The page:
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Trump’s terrorist friends

Despite his rhetoric as a hard man against terror, Trump is happy to do business with governments that have links to extremists

President-elect Donald Trump has gone out of his way to portray himself as a hard man in the fight against terror.

He’d “quickly and decisively bomb the hell” out of the Islamic State (IS), he has claimed, and he’d even deploy US troops into Iraq – as many as 20,000-30,000, to “knock them out fast”.

If Trump believes that the 9/11 terrorist attacks were sponsored by the Saudis, it’s clear that he’s quite happy to get into bed with America’s enemies, as long it means he can make a quick buck

He has threatened to ban oil imports from Saudi Arabia and other Arab allies unless they provide troops to fight IS.

“Who blew up the World Trade Center? It wasn’t the Iraqis, it was Saudi – take a look at Saudi Arabia, open the documents,” he told Fox News.

But Trump’s rhetoric is much like his orange spray tan: scary, unforgettable… and all too fake.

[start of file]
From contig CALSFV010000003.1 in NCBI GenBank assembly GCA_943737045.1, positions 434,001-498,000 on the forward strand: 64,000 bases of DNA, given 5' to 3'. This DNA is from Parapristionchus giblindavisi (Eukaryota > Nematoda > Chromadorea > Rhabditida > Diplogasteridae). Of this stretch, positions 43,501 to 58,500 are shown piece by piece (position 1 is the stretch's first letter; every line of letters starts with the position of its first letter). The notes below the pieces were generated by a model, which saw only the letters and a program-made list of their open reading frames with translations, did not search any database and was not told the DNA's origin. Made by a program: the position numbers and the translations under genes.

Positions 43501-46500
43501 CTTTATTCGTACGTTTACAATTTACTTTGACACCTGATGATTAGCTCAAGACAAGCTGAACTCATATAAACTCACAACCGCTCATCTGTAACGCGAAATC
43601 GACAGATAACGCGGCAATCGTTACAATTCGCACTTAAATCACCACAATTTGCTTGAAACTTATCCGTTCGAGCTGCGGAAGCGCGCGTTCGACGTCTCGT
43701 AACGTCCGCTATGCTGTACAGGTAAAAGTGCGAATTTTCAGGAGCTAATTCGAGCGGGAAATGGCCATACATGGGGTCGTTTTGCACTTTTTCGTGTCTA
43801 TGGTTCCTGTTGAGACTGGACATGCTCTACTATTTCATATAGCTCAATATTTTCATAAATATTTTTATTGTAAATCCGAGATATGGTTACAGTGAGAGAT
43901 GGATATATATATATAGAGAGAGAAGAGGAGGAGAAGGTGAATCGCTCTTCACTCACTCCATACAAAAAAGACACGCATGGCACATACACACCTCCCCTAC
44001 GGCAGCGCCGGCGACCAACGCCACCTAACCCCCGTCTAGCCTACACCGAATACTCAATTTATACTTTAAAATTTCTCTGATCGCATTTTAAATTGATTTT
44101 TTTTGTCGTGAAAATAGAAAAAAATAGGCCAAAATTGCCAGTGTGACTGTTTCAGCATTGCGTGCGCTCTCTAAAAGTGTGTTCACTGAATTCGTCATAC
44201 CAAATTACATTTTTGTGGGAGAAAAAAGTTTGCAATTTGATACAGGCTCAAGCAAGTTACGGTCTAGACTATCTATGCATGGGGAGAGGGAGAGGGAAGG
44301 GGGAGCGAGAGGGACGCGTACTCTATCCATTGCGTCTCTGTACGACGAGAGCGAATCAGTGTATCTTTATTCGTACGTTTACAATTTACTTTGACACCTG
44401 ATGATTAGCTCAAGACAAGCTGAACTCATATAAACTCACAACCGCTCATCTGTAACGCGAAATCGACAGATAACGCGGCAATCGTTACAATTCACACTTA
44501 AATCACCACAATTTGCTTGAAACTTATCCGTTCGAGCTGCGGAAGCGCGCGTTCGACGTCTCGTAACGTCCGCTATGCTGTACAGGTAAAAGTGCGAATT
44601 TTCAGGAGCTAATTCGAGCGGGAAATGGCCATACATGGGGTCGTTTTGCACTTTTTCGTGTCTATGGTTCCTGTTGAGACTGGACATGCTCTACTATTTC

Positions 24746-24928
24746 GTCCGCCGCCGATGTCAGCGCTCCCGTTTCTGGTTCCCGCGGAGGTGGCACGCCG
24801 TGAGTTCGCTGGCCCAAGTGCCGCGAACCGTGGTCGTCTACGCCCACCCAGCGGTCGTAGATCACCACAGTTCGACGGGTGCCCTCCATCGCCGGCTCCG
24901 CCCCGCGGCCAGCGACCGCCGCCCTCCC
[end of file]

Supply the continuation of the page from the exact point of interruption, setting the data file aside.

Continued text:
Saudi state terror

If Trump believes that the 9/11 terrorist attacks were sponsored by the Saudis, it’s clear that he’s quite happy to get into bed with America’s enemies, as long it means he can make a quick buck.

During his campaign last year, Trump registered eight new companies in Saudi Arabia. Federal Election Commission disclosures revealed that four of them were still active in May 2016.

Companies that he is listed as owning or being president of are called THC Jeddah Hotel Advisor and DT Jeddah Technical Services Advisor, and believed to be related to a prospective hotel development.

On the same day he had created the companies, Trump announced at a rally in Alabama: “Saudi Arabia, I get along with all of them. They buy apartments from me. They spend $40 million, $50 million. Am I supposed to dislike them? I like them very much.”

Trump’s lucrative relationships with the Saudis are longstanding. Three months before 9/11, Trump reportedly sold the 45th floor of Trump World Tower to the Kingdom of Saudi Arabia for $4.5 million.

Donald and Melania Trump chat with Qatar Airways CEO Akbar Al Baker (R) at a Qatar Airways gala to celebrate their inaugural flights to NYC, 28 June 2007 at the Frederick P. Rose Hall - Jazz at Lincoln Center in New York City. (Getty Images)

Iranian terror group

That didn’t stop Trump and his surrogates from hypocritically using the Saudi issue to discredit their political opponents.

Rudy Giuliani, Trump’s top contender for secretary of state according to sources in his transition team, called on then rival Hillary Clinton to publicly apologise for receiving donations from Saudi Arabia.